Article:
A great example of this is manually polishing pinion leaves with a bow and vice-mounted holder. Automated machines exist that can polish all surfaces of a pinion in minutes, but there the skill is simply in setting up the machine, not being able to feel when something is being polished evenly and having the dexterity to do it in the first place.
Passing on skills
These are the skills that Greubel, Forsey, and Dufour have set out to pass on, and with the collaboration between these giants of men, hopefully they will find a good home inside Boulanger’s head and eventually the hands and brains of his pupils.
This year at SIHH, the project released the first prototype of the hand-wound tourbillon movement, much to my excitement. After reading and watching the progress for two years, it is incredible to see something come to life when you know the intense amount of work that has gone into it.
Enjoyably for me, the prototype is in a working state but not a perfectly finished one. It has machined surfaces instead of côtes de Genève; it shows tooling marks instead of perlage; only surfaces required to be polished for their functionality are so and that is how a completely handmade prototype should be.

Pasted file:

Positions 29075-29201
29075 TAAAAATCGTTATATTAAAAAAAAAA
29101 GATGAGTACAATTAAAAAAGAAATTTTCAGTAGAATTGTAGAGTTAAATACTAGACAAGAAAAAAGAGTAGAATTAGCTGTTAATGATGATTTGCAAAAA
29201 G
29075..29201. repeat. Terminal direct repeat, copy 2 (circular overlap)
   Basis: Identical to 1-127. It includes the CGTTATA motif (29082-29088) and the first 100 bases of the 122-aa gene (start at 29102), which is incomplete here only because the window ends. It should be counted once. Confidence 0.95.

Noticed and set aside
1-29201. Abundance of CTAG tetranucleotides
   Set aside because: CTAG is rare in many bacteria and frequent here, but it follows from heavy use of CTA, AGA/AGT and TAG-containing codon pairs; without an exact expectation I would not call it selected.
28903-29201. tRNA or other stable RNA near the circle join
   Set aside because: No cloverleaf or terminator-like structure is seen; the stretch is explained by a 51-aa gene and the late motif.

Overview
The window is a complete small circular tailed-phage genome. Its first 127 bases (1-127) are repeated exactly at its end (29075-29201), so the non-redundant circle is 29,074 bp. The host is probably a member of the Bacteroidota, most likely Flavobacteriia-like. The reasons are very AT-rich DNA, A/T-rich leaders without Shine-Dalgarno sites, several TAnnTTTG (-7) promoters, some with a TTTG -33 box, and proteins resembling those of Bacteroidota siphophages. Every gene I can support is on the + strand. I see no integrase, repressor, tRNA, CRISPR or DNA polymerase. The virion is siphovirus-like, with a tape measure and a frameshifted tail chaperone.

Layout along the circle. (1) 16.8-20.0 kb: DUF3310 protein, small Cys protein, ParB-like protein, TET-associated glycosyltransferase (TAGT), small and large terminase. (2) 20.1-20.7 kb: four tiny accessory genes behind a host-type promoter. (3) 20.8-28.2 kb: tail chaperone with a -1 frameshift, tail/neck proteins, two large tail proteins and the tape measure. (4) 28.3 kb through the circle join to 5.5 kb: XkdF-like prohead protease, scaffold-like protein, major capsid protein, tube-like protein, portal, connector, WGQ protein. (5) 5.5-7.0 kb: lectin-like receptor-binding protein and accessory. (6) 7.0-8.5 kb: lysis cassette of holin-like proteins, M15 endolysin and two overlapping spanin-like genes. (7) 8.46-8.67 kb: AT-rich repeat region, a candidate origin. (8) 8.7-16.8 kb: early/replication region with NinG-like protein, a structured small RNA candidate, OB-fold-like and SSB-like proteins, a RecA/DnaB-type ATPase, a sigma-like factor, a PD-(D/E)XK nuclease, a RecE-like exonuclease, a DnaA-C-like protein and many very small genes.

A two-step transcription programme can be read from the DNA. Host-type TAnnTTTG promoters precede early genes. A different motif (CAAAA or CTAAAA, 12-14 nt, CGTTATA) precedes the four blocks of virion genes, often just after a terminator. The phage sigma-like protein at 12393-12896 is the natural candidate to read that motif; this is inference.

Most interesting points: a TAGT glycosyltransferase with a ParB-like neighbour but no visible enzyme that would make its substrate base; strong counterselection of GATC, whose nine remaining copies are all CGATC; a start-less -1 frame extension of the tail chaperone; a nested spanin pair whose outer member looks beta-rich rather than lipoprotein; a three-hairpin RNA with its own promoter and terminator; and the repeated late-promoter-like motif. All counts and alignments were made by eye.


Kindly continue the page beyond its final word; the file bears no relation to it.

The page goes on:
It is a great indicator as to how much effort has gone into this piece already and how much more needs to be expended for something most watch connoisseurs would deem acceptable. Handmade watchmaking is truly a gargantuan feat when modern equipment is taken out of the picture and efforts are made to stay as traditional as possible.
I bow down to these gentlemen and their efforts to preserve the past while insuring the future. If I might make one comment to the group as a whole: Please consider my application for any future positions or as a successor to Michel Boulanger. The U.S. could really use someone with the knowledge you are imparting to help revive watchmaking on this side of the pond – which, by the way, is no longer necessarily a statement to be scoffed at. Even if you are a watch snob.